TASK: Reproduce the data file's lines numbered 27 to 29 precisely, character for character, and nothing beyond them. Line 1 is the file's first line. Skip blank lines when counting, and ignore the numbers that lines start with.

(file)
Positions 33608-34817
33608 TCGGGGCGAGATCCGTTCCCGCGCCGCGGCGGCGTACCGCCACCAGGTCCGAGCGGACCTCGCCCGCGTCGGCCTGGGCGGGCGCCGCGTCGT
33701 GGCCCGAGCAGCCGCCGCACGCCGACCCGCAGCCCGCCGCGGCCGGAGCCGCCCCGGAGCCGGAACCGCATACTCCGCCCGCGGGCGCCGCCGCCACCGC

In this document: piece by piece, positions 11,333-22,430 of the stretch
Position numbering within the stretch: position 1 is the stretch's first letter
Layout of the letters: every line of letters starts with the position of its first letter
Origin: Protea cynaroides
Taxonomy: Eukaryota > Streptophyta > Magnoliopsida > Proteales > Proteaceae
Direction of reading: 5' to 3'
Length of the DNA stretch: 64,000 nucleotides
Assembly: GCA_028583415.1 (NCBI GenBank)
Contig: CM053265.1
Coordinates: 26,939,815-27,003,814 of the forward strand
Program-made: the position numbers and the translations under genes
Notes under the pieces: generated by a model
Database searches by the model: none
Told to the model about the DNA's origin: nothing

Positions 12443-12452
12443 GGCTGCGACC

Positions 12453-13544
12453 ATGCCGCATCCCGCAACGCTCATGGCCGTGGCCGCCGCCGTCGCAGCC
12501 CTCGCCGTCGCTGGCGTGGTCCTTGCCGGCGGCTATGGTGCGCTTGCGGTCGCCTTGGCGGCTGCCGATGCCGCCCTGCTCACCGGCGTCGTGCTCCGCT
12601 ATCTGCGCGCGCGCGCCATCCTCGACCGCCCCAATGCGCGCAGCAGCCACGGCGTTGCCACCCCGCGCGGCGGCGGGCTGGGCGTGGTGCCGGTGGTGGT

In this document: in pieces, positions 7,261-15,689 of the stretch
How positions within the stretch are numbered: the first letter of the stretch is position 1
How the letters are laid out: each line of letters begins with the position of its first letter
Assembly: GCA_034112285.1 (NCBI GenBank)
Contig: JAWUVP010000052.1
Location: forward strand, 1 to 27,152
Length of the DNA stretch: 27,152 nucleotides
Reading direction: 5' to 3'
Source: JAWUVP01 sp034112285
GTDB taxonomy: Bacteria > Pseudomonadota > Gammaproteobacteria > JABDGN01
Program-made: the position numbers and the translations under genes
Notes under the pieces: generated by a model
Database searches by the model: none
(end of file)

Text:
Assembly: GCA_034112285.1 (NCBI GenBank)
Contig: JAWUVP010000052.1
Location: forward strand, 1 to 27,152